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Wichita police: Inflatables weren't properly inspected at Pure Entertainment

Wichita police have revoked the license for an inflatable amusement facility where a 5-year-old boy fell last week and later died, saying its rides were not properly inspected.

A letter issued Thursday to the owners of Pure Entertainment, near Kellogg and Tyler, ordered the business to have inflatable rides cleared from its building within five days.

The moonbounce-style inflatables, popular at children's birthday parties and other events, are the business' primary attraction.

Jesse Zogleman, who manages the facility, "has portrayed himself as someone who is licensed to operate and inspect these things. And as far as we can tell, he is not," said Tom Stolz, Wichita deputy police chief.

Five-year-old Matthew Branham died March 22 after falling from an inflatable ride at Pure Entertainment and striking his head on a concrete floor. Police say the child and several older family members were on the ride when the fall occurred.

Duane Zogleman, Jesse Zogleman's father, owns Moonwalks For Fun Inc., which holds licenses for portable amusement equipment used by Pure Entertainment. Duane Zogleman also holds a license to serve alcohol at the Pure Entertainment address, 8545 W. Irving.

According to the order, Duane Zogleman failed to have his rides inspected as required by a city ordinance.

The ordinance states that inspections "shall be performed by Level 1 certified NAARSO (National Association of Amusement Ride Safety Officials), Level 1 certified AIMS (Amusement Industry Manufacturers & Suppliers) or an amusement ride inspector certified by the State of Kansas or any other state."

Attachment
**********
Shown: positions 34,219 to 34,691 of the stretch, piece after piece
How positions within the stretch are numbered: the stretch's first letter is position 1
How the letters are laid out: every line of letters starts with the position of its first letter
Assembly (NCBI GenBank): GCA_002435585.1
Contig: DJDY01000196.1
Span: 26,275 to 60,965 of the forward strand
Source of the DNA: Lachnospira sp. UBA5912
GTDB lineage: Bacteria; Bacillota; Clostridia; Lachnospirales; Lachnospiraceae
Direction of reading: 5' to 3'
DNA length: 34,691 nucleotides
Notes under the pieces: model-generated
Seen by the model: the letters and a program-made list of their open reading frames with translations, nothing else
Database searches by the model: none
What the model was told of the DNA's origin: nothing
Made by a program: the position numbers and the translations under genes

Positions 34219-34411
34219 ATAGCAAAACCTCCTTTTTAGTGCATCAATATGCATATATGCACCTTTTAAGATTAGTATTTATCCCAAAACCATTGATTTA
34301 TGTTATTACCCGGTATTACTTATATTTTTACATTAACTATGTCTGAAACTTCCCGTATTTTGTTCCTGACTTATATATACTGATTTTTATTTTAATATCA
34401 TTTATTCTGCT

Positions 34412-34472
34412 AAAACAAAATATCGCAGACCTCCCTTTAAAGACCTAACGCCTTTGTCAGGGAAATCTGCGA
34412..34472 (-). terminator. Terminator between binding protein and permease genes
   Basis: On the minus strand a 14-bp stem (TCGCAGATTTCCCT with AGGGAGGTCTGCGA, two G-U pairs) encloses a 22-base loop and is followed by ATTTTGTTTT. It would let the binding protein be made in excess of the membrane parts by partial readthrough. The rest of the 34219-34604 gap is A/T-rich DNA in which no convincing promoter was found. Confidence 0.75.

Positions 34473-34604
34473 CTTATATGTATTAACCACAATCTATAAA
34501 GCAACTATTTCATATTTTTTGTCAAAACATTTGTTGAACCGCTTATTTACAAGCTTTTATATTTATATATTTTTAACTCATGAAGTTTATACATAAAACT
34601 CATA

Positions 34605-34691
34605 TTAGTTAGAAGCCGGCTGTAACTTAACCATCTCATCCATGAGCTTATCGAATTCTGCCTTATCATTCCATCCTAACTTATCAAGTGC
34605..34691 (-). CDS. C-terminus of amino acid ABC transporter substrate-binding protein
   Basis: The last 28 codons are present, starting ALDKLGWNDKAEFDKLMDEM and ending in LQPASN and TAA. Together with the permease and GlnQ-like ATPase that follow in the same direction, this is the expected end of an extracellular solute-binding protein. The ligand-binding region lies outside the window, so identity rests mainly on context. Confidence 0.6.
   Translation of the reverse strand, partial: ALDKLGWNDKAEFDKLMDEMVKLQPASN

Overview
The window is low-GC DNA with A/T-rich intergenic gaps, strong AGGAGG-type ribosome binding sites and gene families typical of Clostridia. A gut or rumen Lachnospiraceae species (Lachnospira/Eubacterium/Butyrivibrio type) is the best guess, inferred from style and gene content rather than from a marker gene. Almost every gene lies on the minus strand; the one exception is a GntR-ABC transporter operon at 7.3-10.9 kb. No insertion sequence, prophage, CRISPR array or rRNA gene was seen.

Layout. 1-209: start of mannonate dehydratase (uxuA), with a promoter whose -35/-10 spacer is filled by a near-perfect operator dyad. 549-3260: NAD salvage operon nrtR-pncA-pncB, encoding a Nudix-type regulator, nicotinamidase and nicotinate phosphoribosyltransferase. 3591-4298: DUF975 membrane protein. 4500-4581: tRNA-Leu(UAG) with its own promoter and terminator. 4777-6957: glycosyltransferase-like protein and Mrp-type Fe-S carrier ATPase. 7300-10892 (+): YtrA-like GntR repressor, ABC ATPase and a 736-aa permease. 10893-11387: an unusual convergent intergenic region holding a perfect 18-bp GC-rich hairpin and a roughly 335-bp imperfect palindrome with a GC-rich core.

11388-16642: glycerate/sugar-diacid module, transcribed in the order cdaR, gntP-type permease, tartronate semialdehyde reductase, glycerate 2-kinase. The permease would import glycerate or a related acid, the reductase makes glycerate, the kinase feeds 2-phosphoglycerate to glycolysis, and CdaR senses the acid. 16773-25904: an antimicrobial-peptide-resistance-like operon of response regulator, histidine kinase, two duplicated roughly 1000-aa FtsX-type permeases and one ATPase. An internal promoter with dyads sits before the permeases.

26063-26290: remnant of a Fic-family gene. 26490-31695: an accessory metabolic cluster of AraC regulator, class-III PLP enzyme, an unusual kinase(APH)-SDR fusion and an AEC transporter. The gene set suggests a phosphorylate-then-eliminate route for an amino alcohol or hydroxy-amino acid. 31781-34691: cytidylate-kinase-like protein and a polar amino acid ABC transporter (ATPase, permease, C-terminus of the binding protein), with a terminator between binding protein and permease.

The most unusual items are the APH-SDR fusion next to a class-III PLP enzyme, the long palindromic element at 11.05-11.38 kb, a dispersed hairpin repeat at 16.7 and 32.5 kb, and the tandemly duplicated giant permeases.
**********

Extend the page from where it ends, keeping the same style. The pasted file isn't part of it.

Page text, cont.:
Jesse Zogleman, whose signature is on 40 inspection certificates filed with the city, is not certified, Stolz said.

Moonwalks For Fun advertises on its Web site that it has more than 150 inflatables, which it rents out for birthday parties, high school after-proms, church functions and other events.

The city ordinance also requires portable amusement ride companies to maintain at least $1 million worth of insurance and pay a yearly license fee. Records show that Duane Zogleman paid the $600 fee and submitted proof of insurance to the city.

Calls and e-mails to Duane and Jesse Zogleman were not returned Thursday.

Todd Shadid, an attorney representing Matthew's parents, declined to comment.

Pure Entertainment opened in November at the former BK Tennis Academy building. The 26,000-square-foot building operates most days as an inflatable indoor playground, for birthday parties and walk-in "open bounce" sessions. It also books weddings, receptions and other events.

The facility includes Duane'z Lounge, a cafe that serves food as well as alcoholic and nonalcoholic beverages. Duane Zogleman told The Eagle last week that no alcohol was being served at the time of Matthew's fall.

According to Thursday's order, operating amusement rides without a valid license is a misdemeanor punishable by a $500 fine and/or up to 90 days in jail.

Duane Zogleman has the right to appeal the revocation of his license within seven days. Pure Entertainment can continue to operate for five days after the letter is issued, Stolz said.

The center was open regular hours Thursday.

The U.S. Consumer Product Safety Commission also is investigating the circumstances surrounding the boy's death.

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